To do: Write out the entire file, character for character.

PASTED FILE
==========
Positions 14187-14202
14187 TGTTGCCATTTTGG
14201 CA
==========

Positions 14187-14202
14187 TGTTGCCATTTTGG
14201 CA